Moonlighting in La La Land
Admittedly, I am often late when it comes to the Oscar party. By that, I am not suggesting that I even watch the Oscars themselves. I’m sorry Hollywood, but I have no use for a self-indulgent love fest that strokes the ego of a bunch of narcissists consumed by their own self-worth. I do, however, tend to enjoy watching the films that are nominated for the Best Picture trophy. I appreciate thoughtful, groundbreaking cinematic achievement and though there are certainly some notable exceptions and unconscionable exclusions, more often than not, these pictures are some of the best movies I will see during the year. I just sometimes wish I could see them all before the Oscar presentations so that I could settle on my own opinion and formulate a rooting interest by the time the winners are announced. Given this year’s preposterous debacle in which Warren Beatty falsely announced that La La Land had won Best Picture only to be corrected in favor of the real winner, Moonlight, I would have been particularly pleased to have seen both films before Oscar night- not merely because it would have made this comedy of errors even more hilarious, but more poignantly because it would have illustrated the stark contrast between the vastly different visions of American society these two films represent.
You see, depending on where you live and which side of the socioeconomic divide you happen to fall into, each of these films is representative of America as you know it. The economic schism that has come to define our personal experience has become so pronounced that in reality we are living in two different Americas. Often broken down along racial lines as well, this fundamental difference of opportunity and circumstance forms the filter through which we come to perceive and understand the community in which we live. One section of America lives in a world of hope and prosperity where dreams are chased and achieved through perseverance and vision. The other is relegated to a bleak world of fated consequence, a doomed life that is squelched before it can even begin.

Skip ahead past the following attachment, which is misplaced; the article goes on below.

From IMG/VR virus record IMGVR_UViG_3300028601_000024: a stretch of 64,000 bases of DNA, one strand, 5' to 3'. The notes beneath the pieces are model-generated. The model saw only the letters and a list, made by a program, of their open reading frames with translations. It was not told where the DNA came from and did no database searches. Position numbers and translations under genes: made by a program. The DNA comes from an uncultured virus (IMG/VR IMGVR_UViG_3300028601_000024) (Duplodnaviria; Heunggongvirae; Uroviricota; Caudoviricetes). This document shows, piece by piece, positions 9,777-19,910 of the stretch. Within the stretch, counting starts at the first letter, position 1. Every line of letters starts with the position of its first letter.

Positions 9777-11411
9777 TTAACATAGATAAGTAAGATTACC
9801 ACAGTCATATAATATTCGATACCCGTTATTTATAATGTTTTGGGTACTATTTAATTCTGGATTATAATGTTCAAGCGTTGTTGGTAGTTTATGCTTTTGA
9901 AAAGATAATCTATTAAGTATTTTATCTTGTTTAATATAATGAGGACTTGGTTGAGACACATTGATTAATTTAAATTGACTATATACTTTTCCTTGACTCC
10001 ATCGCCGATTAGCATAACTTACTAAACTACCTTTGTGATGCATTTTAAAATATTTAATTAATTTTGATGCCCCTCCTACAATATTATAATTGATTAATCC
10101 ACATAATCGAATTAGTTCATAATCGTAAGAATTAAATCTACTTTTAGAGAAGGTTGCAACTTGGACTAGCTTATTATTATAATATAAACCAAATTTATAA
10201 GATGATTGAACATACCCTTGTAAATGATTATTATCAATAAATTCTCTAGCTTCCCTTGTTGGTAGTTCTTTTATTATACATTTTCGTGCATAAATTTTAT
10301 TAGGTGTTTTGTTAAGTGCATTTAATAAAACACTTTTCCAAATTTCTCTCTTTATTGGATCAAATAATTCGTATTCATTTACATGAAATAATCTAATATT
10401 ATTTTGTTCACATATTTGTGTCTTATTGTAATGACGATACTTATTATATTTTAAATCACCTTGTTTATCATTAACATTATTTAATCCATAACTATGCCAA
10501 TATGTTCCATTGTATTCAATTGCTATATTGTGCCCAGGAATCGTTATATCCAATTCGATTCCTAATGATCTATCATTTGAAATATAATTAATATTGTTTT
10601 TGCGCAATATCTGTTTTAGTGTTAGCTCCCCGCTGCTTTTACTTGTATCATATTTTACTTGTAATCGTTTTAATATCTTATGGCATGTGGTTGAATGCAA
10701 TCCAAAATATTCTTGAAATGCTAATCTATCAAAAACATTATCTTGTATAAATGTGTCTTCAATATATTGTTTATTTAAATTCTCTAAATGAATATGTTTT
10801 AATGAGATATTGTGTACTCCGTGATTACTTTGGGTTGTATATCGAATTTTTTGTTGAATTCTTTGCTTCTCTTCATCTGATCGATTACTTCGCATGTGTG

On the one hand, we have La La Land, a portrayal of the artistic American dream. Our young heroine, rendered brilliantly by Emma Stone, begins her journey as a barista who admires the glamorous movie stars she hopes to emulate. Her counterpart is the dashing Ryan Gosling, a jazz pianist who aspires for nothing more than to own his own jazz club where he is free to make the music that feeds his soul. She has roommates and is spurned over countless auditions. He is compelled to play banal Christmas jingles to an unappreciative audience. To put it mildly, these are white people’s problems. Their nadir comes not from crushing poverty or violence but from having to endure artistic repression in the pursuit of their dreams. In the end, both get a slice of what they had wanted. He owns a nightclub. She becomes a Hollywood actress, though both lose out on love in order to get there. Yes, tragic indeed.
Moonlight, on the other hand, is truly crippling. I was physically uneasy throughout the duration of this film, and it took me almost an hour to quiet my nerves before I could fall asleep that night. It is not that any of the scenes involve graphic violence or horrific imagery. No, what makes this movie so disturbing is that we instinctively know as an audience that this film represents a reality for so many young people growing up in the urban ghettos of American cities. We know the hopelessness is real for a segment of our population, a whole generation of African-American men for whom their story is written before it can even begin. They are not afforded the luxury of even having artistic aspirations. When our young protagonist is beaten mercilessly at school only to return home unwanted by a mother who gets her crack from the only father figure he will ever know, we implicitly understand that his fate is sealed. He has no choice but to become what his circumstances have already established for him. There are no dreams of becoming an actor, no aspirations to someday own a nightclub. Shoot, he cannot even yearn for a job as a barista or a piano player. His is a futile quest defined by time and place, circumstances beyond his control.
Ironically enough, I truly loved both of these movies. For all of the absurdity surrounding the announcement of the Best Picture honor, I must admit that I would have found it difficult to cast a vote for one over the other. Both represent an America that is real unto itself, and both do so with an artistry that is rich and nuanced. What I found so gripping in this past year’s Oscar race was the dichotomy between these two visions of America. Somehow, if we are to move forward as a nation, we must reconcile these two visions to form a more united country, a community in which each of us has the opportunity to dream and prosper because, for some, their circumstances are too often clouded by the moonlight.
Steven Craig is the author of the best-selling novel WAITING FOR TODAY, as well as numerous published poems, short stories, and dramatic works. Read his blog TRUTH: in 1000 Words or Less every THURSDAY at www.waitingfortoday.com